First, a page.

From the outset, Britain Stronger In struggled to replicate the success of the Scottish No campaign, in part because the price of victory was one that Labour regarded as too high to pay a second time. In Glasgow, in the week before the Scottish referendum, everyone knew where Labour stood on independence – consequently, many voters were already planning to take revenge. The proprietor of one café told me that Labour was “finished in this city, for ever”.

Predictions of this sort were thin on the ground in Hull. Alan Johnson, the head of Labour’s EU campaign, is one of the three Labour MPs whom Hull sent to Westminster in 2015. But even late in the campaign, in his own constituency, I found uncertainty about the party’s official position on the referendum. For that reason, if nothing else, it didn’t have the feeling of a city preparing to break with a half-century-plus of Labour rule, as Glasgow did in 2014. In Scotland, most people I spoke to believed that they were on the brink of independence, which made the eventual result a big blow.

Only among Hull’s pro-European minority could I find any conviction that Britain might actually leave the EU. In September 2014 Kenneth Clarke remarked that Ukip’s supporters were “largely . . . the disappointed elderly, the grumpy old men, people who’ve had a bit of a hard time in life”. To listen to Hull’s Leave voters is to hear tales of the same frustrated potential: they feel that politicians of all stripes have lives entirely removed from theirs. In their defence, they are right – just 4 per cent of MPs in 2010 were from working-class backgrounds.

As for Ken Clarke, he has carved out a second career as every left-winger’s favourite Tory, but that tone of indifference towards the “disappointed lives” of globalisation’s casualties recalls his younger days as a rising star of Margaret Thatcher’s government.

Hull’s residents have been dismissed, first as the regrettable but inevitable consequence of Thatcherite economics, and now as small-minded opponents of social progress and racial diversity. Unsurprisingly, people who feel that their wishes have been ignored and in some cases actively squashed by successive governments of left and right did not expect to wake up on the morning of 24 June to discover that this time, their votes really had changed something.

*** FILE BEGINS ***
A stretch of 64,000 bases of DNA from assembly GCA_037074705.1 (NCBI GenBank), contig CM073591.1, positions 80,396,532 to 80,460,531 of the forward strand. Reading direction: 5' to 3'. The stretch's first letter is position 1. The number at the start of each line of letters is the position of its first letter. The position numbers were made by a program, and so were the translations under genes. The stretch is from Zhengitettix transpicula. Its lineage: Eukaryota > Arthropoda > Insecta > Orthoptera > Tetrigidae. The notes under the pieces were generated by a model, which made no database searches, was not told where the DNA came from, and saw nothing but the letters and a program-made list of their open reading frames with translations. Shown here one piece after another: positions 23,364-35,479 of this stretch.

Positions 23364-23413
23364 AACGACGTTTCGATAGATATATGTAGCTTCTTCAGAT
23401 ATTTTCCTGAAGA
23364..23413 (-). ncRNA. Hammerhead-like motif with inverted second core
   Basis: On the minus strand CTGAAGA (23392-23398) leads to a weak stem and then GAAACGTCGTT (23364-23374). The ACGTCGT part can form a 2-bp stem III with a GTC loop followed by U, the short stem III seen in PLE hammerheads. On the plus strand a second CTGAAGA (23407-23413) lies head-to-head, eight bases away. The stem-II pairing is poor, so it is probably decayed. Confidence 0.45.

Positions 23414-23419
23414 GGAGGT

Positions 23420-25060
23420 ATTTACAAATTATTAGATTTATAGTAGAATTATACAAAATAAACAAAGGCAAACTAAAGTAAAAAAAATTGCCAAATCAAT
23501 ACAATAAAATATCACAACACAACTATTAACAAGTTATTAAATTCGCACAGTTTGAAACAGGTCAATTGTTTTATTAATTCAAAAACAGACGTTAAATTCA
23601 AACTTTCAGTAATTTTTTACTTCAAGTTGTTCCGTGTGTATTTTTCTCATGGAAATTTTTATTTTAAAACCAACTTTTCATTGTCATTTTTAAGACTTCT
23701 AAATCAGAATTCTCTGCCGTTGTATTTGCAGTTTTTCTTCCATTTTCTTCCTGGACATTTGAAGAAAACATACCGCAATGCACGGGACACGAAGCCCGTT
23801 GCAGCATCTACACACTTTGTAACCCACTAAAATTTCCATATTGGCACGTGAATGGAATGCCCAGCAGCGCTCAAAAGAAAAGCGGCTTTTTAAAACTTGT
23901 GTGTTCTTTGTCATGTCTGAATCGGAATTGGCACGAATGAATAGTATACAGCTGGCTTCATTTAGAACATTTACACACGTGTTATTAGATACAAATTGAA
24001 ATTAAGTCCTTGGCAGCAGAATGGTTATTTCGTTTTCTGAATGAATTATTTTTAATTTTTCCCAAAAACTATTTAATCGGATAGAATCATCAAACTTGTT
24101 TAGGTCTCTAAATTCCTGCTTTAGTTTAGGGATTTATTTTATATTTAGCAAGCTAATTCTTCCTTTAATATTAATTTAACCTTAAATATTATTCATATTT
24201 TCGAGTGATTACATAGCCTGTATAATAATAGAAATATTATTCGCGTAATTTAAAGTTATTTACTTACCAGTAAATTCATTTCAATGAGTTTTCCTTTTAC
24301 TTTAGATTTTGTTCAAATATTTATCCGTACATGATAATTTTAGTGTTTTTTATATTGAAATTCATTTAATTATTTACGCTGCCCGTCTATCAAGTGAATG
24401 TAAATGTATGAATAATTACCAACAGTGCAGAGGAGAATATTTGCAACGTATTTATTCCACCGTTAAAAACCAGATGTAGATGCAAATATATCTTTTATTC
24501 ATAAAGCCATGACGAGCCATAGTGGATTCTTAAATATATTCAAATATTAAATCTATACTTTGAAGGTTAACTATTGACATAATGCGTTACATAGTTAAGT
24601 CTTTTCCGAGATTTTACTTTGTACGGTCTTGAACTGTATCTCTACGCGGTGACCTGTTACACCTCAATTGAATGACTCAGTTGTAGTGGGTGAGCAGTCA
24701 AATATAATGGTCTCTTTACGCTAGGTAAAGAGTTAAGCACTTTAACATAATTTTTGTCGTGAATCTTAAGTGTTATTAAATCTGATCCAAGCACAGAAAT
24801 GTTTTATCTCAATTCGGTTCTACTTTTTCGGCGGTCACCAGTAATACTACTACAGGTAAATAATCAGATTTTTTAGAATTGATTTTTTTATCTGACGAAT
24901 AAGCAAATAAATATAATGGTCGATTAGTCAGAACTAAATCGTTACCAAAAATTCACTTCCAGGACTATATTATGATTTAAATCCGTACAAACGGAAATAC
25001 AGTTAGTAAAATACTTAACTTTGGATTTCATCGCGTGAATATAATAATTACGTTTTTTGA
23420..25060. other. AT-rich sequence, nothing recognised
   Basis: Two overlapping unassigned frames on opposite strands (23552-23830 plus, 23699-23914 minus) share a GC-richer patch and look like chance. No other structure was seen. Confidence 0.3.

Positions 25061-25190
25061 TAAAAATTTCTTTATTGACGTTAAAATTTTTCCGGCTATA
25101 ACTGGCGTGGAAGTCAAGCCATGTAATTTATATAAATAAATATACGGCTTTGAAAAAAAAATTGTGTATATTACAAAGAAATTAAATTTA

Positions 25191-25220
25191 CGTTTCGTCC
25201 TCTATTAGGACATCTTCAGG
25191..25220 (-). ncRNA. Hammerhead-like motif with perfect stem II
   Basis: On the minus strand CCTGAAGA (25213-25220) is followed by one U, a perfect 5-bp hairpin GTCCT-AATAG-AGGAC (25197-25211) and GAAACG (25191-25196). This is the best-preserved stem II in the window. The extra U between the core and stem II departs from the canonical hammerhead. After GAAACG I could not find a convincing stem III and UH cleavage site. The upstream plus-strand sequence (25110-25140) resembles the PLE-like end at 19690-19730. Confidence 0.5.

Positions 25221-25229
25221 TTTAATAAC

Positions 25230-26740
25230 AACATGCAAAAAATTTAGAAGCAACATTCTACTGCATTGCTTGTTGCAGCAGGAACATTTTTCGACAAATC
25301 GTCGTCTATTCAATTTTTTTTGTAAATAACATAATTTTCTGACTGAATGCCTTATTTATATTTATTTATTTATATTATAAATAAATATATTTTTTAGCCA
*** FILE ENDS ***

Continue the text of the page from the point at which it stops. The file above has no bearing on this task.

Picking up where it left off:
Equally unsurprisingly, the Remain campaign’s warnings of economic collapse lacked force for people for whom the world’s end had been and gone.

In Glasgow in 2014 Scottish independence was a question of identity in itself, whereas in Hull, hostility towards Europe is the by-product of other identities that feel beleaguered or under threat: fishing, Englishness and whiteness, for the most part.

In Hampstead, a vote for Remain feels more like a statement about the world as you see it. One woman, who walks off before I can probe further, tells me: “Of course I’m voting to stay In. I buy Fairtrade.”

***

Immigration, not the European Union, is the issue that moves voters in Hull. “Britain is full” was the most frequent explanation they gave for an Out vote. Knowing that immigration, rather than the abstract question of sovereignty, would be crucial to winning the contest, Vote Leave tried from the beginning to make it a referendum on border control. Leave’s main theme: the threat of Turkey joining the European Union and, with it, the prospect of all 75 million Turks gaining the right to live and work in Britain.

Although Turkey’s chances of joining the EU are somewhere only just north of its hopes of launching a manned mission to Mars, the tactic worked: according to an ­Ipsos MORI poll released on the morning of 16 June, 45 per cent of Britons believed that Turkey will be fast-tracked into the Union.